The US government has announced that an Afghan man who once faced war crimes charges has been cleared for release from the US military prison at Guantanamo Bay, Cuba.
A statement announcing the decision to release the man, known by the single name of Obaidullah, was posted on a Pentagon website on Friday.
The Periodic Review Board, which conducts parole-style hearings for Guantanamo prisoners, determined it was no longer necessary to detain him.
The board found that “the risks that the detainee presents can be adequately mitigated,” according to the three-paragraph statement.
Obaidullah was captured by US forces during a raid in Afghanistan in July 2002 when he was about 19-years-old.
About 20 un-activated land mines were found near his home. US authorities said he was part of an al-Qaeda-linked cell, an allegation his lawyers have denied.
He was charged in US military tribunals in September 2008 with conspiracy and providing material support for terrorism.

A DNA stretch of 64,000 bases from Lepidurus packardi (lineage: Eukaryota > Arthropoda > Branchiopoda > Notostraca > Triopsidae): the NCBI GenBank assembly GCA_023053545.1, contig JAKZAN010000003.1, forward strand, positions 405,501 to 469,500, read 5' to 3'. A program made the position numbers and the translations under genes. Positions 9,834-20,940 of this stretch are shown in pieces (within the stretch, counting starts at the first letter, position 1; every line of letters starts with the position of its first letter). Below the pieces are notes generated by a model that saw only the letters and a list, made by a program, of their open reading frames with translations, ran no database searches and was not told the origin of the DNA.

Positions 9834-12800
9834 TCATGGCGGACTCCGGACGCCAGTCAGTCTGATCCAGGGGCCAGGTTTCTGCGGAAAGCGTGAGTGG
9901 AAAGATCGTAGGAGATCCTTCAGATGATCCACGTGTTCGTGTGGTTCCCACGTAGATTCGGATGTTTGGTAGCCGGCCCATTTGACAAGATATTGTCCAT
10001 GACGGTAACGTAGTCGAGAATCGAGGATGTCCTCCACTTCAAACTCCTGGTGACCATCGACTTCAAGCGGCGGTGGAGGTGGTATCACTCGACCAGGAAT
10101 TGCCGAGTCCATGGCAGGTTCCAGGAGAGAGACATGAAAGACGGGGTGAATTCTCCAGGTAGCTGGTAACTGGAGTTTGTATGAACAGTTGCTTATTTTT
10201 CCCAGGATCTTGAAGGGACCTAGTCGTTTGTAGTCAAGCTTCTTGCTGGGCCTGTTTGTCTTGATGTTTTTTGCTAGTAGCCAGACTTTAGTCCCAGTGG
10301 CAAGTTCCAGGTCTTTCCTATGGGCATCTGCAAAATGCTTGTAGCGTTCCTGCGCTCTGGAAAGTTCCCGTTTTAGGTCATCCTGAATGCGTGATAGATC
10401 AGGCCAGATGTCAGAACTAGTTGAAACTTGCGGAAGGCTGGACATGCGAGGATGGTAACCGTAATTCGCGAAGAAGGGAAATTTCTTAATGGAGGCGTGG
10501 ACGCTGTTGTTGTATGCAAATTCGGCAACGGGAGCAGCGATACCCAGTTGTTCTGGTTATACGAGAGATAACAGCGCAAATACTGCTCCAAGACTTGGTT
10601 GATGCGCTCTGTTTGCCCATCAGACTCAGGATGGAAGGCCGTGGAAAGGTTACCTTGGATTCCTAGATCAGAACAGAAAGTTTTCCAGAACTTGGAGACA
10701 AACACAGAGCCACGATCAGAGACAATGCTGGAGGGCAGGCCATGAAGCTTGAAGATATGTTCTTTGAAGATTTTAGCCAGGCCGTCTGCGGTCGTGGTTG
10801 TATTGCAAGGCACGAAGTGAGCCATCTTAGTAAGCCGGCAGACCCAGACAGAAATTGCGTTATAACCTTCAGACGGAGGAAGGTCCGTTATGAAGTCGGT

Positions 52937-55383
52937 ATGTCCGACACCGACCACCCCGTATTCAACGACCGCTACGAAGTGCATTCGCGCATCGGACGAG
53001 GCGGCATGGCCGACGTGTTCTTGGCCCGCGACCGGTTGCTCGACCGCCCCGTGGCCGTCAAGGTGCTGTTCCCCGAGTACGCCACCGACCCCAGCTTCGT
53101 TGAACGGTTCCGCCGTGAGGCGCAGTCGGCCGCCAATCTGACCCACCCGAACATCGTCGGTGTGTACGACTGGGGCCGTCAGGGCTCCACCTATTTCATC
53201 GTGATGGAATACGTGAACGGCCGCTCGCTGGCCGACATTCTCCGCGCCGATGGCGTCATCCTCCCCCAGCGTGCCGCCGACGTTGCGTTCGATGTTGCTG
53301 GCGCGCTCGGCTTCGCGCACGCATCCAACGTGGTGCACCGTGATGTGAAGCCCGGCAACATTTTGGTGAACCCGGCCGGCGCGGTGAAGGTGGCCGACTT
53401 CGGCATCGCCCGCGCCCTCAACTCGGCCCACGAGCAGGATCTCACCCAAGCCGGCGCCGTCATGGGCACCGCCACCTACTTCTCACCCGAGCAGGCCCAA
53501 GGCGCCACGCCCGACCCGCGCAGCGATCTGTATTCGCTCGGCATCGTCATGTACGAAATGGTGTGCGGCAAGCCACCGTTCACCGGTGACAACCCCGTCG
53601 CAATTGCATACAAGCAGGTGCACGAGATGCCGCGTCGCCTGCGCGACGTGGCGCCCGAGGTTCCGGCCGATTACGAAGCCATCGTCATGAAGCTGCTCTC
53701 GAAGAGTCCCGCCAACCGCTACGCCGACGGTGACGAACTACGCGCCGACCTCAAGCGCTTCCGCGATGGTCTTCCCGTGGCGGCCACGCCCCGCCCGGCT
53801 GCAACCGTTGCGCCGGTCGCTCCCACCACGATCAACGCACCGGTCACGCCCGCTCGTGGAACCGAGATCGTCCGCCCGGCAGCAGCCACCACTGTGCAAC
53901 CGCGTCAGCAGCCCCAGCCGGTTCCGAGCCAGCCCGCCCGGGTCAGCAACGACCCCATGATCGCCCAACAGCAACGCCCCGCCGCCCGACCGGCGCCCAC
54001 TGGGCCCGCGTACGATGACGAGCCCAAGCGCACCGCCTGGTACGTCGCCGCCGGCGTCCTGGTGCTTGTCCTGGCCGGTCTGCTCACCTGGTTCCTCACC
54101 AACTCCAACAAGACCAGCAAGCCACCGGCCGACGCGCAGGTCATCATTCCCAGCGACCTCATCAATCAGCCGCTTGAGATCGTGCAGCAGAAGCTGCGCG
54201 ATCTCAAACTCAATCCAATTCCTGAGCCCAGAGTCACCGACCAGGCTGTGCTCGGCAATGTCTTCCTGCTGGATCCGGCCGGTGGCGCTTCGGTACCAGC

However, the US government dismissed the charges in 2011 and his lawyers have been pressing for his release ever since.
As many as 775 detainees were brought to the notorious prison, which was set up after the September 11, 2001 attacks. There are about 80 detainees left at the prison.
US President Barack Obama had promised to close the Guantanamo Bay prison during the 2008 presidential election campaign, citing its damage to the US reputation abroad.
However, the president has failed to deliver on his campaign promise partly due to stiff opposition from Congress.
The Obama administration has transferred most detainees to other countries, but there is a small number of detainees who the administration says it would like to detain in a US facility for national security reasons.
A Senate report in December 2014 revealed that the CIA has used a wide array of sexual abuse and other forms of torture as part of its interrogation methods against Guantanamo prisoners.